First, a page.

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The Role of Quality Control in Targeted Next-generation Sequencing Library Preparation.

Authors
  • Nietsch, Rouven1
  • Haas, Jan2
  • Lai, Alan1
  • Oehler, Daniel2
  • Mester, Stefan2
  • Frese, Karen S2
  • Sedaghat-Hamedani, Farbod2
  • Kayvanpour, Elham2
  • Keller, Andreas3
  • Meder, Benjamin4
  • 1 Institute for Cardiomyopathies, Department of Internal Medicine III, University of Heidelberg, 69120 Heidelberg, Germany. , (Germany)
  • 2 Institute for Cardiomyopathies, Department of Internal Medicine III, University of Heidelberg, 69120 Heidelberg, Germany; German Centre for Cardiovascular Research (DZHK), Heidelberg/Mannheim, Germany. , (Germany)
  • 3 Chair for Clinical Bioinformatics, Medical Faculty, Saarland University, 66123 Saarbrücken, Germany. , (Germany)
  • 4 Institute for Cardiomyopathies, Department of Internal Medicine III, University of Heidelberg, 69120 Heidelberg, Germany; German Centre for Cardiovascular Research (DZHK), Heidelberg/Mannheim, Germany. Electronic address: [email protected] , (Germany)
Type
Published Article
Journal
Genomics, proteomics & bioinformatics
Publication Date
Aug 01, 2016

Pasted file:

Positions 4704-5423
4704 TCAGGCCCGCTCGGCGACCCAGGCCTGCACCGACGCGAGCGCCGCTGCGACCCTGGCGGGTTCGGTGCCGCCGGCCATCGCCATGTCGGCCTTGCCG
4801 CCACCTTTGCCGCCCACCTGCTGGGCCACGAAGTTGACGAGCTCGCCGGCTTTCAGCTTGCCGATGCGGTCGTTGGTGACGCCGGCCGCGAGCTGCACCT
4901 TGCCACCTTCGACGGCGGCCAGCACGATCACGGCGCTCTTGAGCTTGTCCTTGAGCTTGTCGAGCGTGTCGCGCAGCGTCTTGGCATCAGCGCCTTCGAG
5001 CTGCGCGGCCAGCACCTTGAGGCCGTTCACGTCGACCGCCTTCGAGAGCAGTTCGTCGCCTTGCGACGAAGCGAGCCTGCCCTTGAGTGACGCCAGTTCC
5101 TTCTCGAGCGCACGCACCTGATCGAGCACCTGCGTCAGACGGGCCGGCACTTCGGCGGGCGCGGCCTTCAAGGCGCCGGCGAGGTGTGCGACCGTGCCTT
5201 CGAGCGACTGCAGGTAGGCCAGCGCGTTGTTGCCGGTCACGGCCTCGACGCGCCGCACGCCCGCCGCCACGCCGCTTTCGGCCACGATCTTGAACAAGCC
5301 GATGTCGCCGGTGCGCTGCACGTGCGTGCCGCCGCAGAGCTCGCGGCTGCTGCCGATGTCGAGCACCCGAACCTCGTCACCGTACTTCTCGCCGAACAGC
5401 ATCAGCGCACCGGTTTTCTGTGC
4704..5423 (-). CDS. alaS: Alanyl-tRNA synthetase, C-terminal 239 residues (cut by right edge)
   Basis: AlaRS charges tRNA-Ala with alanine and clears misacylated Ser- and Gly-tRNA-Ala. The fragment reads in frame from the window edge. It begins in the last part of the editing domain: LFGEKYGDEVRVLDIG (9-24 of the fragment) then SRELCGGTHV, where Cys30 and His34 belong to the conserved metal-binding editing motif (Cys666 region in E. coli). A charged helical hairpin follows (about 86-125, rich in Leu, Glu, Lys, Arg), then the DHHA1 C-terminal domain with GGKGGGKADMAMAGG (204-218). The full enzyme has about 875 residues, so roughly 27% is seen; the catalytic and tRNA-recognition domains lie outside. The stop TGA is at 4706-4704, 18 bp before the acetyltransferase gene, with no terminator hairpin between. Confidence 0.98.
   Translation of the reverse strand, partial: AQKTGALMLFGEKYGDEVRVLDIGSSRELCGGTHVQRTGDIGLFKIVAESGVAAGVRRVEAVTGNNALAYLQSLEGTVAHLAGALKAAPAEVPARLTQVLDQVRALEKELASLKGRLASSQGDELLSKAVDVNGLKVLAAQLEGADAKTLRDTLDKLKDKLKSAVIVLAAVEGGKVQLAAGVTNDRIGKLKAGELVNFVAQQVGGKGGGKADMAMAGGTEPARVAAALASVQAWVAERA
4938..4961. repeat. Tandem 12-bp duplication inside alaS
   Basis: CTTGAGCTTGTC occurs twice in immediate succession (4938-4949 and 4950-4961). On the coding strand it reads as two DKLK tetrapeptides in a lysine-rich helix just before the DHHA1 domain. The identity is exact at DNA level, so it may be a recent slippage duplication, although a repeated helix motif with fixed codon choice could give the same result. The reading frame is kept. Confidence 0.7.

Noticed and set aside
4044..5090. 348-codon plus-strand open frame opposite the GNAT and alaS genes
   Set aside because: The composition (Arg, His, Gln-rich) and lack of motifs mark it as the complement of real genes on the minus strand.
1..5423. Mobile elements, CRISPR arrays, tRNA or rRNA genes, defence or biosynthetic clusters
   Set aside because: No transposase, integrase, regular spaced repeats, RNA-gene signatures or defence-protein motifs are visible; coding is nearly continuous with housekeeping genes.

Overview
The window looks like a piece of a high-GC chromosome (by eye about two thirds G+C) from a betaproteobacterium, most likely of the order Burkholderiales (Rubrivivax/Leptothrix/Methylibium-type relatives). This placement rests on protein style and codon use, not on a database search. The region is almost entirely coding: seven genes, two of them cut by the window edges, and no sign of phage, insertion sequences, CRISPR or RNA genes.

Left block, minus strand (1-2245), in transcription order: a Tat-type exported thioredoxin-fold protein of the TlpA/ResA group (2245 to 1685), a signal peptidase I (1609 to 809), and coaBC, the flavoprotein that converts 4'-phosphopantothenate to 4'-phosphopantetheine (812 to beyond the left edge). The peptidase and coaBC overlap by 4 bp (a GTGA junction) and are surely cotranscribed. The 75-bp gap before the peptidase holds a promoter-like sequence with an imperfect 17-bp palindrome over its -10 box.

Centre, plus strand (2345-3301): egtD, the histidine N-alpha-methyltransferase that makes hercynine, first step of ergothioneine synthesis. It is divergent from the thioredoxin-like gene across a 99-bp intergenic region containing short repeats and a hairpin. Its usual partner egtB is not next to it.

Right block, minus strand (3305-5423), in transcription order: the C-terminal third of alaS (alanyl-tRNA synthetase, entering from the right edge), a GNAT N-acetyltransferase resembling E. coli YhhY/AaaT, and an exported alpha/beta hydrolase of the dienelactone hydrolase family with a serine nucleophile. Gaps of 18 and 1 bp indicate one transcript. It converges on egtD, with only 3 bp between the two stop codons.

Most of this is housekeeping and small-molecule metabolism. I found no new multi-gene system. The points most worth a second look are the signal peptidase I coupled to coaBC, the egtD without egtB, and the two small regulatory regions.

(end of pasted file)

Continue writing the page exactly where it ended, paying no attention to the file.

Volume
14
Issue
4
Pages
200–206
Identifiers
DOI: 10.1016/j.gpb.2016.04.007
PMID: 27475404
Source
Medline
Keywords
License
Unknown

Abstract

Next-generation sequencing (NGS) is getting routinely used in the diagnosis of hereditary diseases, such as human cardiomyopathies. Hence, it is of utter importance to secure high quality sequencing data, enabling the identification of disease-relevant mutations or the conclusion of negative test results. During the process of sample preparation, each protocol for target enrichment library preparation has its own requirements for quality control (QC); however, there is little evidence on the actual impact of these guidelines on resulting data quality. In this study, we analyzed the impact of QC during the diverse library preparation steps of Agilent SureSelect XT target enrichment and Illumina sequencing. We quantified the parameters for a cohort of around 600 samples, which include starting amount of DNA, amount of sheared DNA, smallest and largest fragment size of the starting DNA; amount of DNA after the pre-PCR, and smallest and largest fragment size of the resulting DNA; as well as the amount of the final library, the corresponding smallest and largest fragment size, and the number of detected variants. Intriguingly, there is a high tolerance for variations in all QC steps, meaning that within the boundaries proposed in the current study, a considerable variance at each step of QC can be well tolerated without compromising NGS quality.

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